The sequence of Gulliver's Travels is not particularly important except as it informs Gulliver's personal character change from a typical, nationalistic Englishman to a recluse who believes horses to be superior to humans:
Have not I the most reason to complain, when I see these very Yahoos carried by Houyhnhnms in a vehicle, as if they were brutes, and those the rational creatures?
(Swift, Gulliver's Travels, gutenberg.org)
The four parts of the story were written out of order; the first two parts of the story were written together, and then Part 4 was written before Part 3. This may have allowed Swift to figure out his ending before working on the far more diverse and complicated adventures in Part 3; while the other three parts have only one major culture and civilization to explain and contrast with England, Part 3 has five separate cultures, one of which (Japan) is based in reality. This gave Swift more scope to satirize aspects of England, but also made it harder to get into deep details on any one of the cultures; Gulliver has less time to react and try to explain himself, and so this section has less effect on his character arc than the other three. This could also be a reflection of the out-of-order writing, since Swift had already closed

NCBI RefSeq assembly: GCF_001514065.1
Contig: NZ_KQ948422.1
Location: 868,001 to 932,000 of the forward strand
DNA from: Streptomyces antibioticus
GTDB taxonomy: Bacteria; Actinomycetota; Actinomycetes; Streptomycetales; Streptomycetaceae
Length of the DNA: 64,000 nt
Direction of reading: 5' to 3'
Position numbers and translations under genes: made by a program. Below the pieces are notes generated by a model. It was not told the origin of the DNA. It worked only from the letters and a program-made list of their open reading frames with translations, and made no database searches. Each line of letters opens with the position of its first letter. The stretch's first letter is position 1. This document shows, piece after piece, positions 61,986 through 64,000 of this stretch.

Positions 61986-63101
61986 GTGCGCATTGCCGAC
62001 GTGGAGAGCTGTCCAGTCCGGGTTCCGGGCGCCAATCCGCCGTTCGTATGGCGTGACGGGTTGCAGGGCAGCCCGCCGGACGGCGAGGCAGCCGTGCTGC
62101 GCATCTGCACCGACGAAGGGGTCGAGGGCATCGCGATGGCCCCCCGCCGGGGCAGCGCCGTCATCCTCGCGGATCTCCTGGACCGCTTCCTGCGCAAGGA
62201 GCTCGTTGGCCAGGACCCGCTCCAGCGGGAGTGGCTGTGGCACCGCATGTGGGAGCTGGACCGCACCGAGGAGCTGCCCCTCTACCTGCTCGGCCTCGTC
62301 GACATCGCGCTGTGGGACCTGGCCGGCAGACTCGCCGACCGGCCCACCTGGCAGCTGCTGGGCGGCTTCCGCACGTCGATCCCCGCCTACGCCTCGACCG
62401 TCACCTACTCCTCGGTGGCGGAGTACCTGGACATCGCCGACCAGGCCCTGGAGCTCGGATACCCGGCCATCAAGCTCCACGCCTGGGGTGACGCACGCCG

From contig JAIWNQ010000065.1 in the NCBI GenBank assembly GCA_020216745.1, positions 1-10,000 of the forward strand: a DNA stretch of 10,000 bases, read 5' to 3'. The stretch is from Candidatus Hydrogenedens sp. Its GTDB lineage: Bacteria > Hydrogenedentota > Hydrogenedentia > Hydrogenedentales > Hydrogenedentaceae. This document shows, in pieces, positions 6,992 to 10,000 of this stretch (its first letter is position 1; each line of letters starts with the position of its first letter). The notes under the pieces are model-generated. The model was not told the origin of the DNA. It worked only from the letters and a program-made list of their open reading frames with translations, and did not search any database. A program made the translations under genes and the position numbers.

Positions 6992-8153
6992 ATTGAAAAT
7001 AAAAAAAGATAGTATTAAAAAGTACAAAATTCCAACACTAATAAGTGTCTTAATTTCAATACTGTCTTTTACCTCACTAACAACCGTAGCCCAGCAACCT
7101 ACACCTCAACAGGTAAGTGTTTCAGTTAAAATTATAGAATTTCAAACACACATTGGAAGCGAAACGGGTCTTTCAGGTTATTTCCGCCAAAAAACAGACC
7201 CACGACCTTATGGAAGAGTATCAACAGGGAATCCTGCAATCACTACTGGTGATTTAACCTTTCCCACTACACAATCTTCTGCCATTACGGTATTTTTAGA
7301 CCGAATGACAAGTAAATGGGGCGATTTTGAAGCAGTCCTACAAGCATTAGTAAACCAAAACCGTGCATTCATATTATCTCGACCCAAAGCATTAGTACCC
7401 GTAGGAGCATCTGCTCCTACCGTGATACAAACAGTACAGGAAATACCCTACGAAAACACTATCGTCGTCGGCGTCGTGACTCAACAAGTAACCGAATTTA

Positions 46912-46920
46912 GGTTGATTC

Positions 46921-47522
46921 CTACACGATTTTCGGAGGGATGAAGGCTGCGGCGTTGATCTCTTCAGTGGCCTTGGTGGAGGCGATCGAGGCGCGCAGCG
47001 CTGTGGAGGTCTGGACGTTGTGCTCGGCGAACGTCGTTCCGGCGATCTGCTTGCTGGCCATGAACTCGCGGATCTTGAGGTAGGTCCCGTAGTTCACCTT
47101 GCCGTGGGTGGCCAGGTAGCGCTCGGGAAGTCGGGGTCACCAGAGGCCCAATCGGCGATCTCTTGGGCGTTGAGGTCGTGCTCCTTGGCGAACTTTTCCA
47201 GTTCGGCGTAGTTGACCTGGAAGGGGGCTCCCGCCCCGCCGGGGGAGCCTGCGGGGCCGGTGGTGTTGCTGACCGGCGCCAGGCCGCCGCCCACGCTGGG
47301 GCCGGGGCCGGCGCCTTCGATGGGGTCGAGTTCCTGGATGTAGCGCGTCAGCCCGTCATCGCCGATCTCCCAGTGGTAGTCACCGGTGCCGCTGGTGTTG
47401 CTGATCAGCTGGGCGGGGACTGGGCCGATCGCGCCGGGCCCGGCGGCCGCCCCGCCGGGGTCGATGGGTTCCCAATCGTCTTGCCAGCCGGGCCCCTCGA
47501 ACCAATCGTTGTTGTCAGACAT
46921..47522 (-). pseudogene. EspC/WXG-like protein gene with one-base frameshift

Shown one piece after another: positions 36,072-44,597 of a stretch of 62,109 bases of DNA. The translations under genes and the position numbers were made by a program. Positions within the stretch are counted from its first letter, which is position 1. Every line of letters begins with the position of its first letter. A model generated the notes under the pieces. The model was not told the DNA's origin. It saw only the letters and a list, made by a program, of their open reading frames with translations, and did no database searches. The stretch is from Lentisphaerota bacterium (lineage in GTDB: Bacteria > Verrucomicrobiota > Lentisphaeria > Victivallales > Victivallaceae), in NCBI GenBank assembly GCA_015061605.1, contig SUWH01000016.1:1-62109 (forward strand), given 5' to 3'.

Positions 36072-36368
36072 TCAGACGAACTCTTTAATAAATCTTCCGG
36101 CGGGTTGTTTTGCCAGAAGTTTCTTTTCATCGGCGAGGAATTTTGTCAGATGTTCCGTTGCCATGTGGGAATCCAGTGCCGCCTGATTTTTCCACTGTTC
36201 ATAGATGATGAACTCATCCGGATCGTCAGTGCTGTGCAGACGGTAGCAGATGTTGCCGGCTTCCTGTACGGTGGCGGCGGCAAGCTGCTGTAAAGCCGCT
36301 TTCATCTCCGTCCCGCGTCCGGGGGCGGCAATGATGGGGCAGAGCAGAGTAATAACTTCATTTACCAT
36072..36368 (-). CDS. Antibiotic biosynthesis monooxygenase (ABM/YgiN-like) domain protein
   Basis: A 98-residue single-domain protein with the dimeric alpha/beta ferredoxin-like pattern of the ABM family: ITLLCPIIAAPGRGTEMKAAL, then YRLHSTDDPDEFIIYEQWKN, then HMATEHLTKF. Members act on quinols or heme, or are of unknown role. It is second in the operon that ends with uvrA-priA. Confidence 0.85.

Gulliver's story arc and so wasn't worried about giving him major intellectual challenges.